You'd think stop, drop and roll would work better than firing a gun. But what do we know?

In case you've been living under a rock, the newest Call of Duty video game, Black Ops, released last week. And to say that it's been a success would not quite do it justice. Here are some numbers:

  • In five days, the game set a new worldwide sell through record of $650 million, which is better than any movie, book or video game sale, ever. That bests a record that Activision set last year with Modern Warfare 2.

  • By the end of the first day, 5.9 million hours had been logged in the game's multi-player mode.

  • And this is truly amazing, 2.6 million different people played Black Ops in the first 24 hours it was available.

And those are just estimates.

The point is, Black Ops (and Call of Duty in general) is a sensation. Kobe Bryant even appeared in a commercial for the game brandishing an assault rifle.

So what makes this Call of Duty game different from all the other Call of Duty games?

An Even Deeper Multiplayer Mode
Modern Warfare 2 was a phenomenon in its own right, released as a follow up to Call of Duty 4: Modern Warfare. Treyarch was able to go a step further with Black Ops, offering a ton of different customization options for the game's most-played multi-player mode. Everything from guns, to perks, to face paint are unlockable as you level up through the game, allowing you to trade in currency to purchase those items. You get points for winning matches and getting high scores, so there's an incentive to keep unlocking stuff in the game. Once you unlock a weapon, you can buy it and immediately upgrade to whatever attachments you want. The process is very addictive.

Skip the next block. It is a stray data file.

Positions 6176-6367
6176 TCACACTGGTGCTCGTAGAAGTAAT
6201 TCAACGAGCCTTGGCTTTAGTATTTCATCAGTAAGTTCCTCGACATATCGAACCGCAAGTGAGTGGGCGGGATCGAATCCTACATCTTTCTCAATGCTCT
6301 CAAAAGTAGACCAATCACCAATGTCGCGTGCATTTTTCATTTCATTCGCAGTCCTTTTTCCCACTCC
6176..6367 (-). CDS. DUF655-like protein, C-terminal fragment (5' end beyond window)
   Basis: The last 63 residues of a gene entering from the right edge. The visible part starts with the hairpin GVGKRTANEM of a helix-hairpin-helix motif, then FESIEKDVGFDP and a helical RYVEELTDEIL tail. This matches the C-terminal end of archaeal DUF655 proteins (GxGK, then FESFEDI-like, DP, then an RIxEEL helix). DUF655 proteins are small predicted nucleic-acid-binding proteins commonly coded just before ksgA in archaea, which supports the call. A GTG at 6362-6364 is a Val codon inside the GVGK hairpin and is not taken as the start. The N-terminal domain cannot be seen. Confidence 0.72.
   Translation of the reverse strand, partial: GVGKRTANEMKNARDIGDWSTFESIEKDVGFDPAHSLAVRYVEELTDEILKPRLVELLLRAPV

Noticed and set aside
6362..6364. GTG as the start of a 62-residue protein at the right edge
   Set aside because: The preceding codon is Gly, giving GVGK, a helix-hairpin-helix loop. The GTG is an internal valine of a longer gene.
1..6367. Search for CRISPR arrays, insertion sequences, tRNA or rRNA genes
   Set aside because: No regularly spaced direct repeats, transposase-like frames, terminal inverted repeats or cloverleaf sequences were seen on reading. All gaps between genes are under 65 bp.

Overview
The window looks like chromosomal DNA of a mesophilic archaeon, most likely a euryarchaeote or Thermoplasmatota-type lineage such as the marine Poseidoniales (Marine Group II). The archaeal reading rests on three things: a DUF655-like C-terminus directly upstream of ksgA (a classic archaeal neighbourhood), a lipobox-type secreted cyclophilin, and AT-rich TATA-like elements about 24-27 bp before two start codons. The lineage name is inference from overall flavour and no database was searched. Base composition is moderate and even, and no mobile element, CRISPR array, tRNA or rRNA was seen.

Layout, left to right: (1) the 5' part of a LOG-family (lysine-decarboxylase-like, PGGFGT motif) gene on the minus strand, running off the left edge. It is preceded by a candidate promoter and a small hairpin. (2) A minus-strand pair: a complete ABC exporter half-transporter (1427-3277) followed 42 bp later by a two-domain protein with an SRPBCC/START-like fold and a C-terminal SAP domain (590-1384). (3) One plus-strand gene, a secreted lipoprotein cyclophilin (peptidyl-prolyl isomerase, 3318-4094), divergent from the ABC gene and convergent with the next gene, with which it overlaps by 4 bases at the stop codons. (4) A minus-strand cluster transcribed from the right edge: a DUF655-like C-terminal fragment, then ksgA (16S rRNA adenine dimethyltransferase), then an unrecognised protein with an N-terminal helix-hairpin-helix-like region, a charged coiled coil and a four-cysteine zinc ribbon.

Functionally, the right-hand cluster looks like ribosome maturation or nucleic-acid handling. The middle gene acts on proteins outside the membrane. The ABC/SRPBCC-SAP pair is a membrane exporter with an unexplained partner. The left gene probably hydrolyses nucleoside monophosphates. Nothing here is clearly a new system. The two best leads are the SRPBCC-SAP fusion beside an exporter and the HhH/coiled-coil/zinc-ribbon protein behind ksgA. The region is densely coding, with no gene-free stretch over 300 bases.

Combined with new wager matches, where you can bet those points on yourself, as well as contracts, which offer challenges with odds for completing them, you always feel like there's something else to unlock. And with theater mode, which lets you watch past matches in their entirety, you'll be able to see why you keep getting knifed coming around that corner. You're going to need all the help you can get. PRO TIP: Stop running so much.

A Really Solid Campaign
In the first few Call of Duty games, the setting was World War II. Eventually, the series moved into modern times, with games at least partially set in the Middle East. But the project had to move on, and using the Cold War as a vague back drop makes perfect sense for Black Ops. There's a good mix of real life history, stretched with fiction to create a fast-paced, big-budget action movie style of game. It's fairly linear, so you have to move through it in one specific way, but the cut scenes, art style, and diverse challenges make it a campaign you want to plow through - even though most people will spend their time grinding through multi-player. I was hooked from the first mission, where you have to shoot Castro in the head. Sweet pulpy fiction goodness.

When aren't zombies a good idea? This mode offers Nazi zombies (no, really) that you take on either solo or with friends. They move slower - because they're zombies - and it's a nice change of pace from the fast-moving single or multi-player modes. And there's a top-secret, hidden arcade-style game that you have to unlock that offers even more zombies. HINT: Try looking around at the menu screen.

Call of Duty: Black Ops is available for XBox 360 and Playstation 3.

For more info, click here.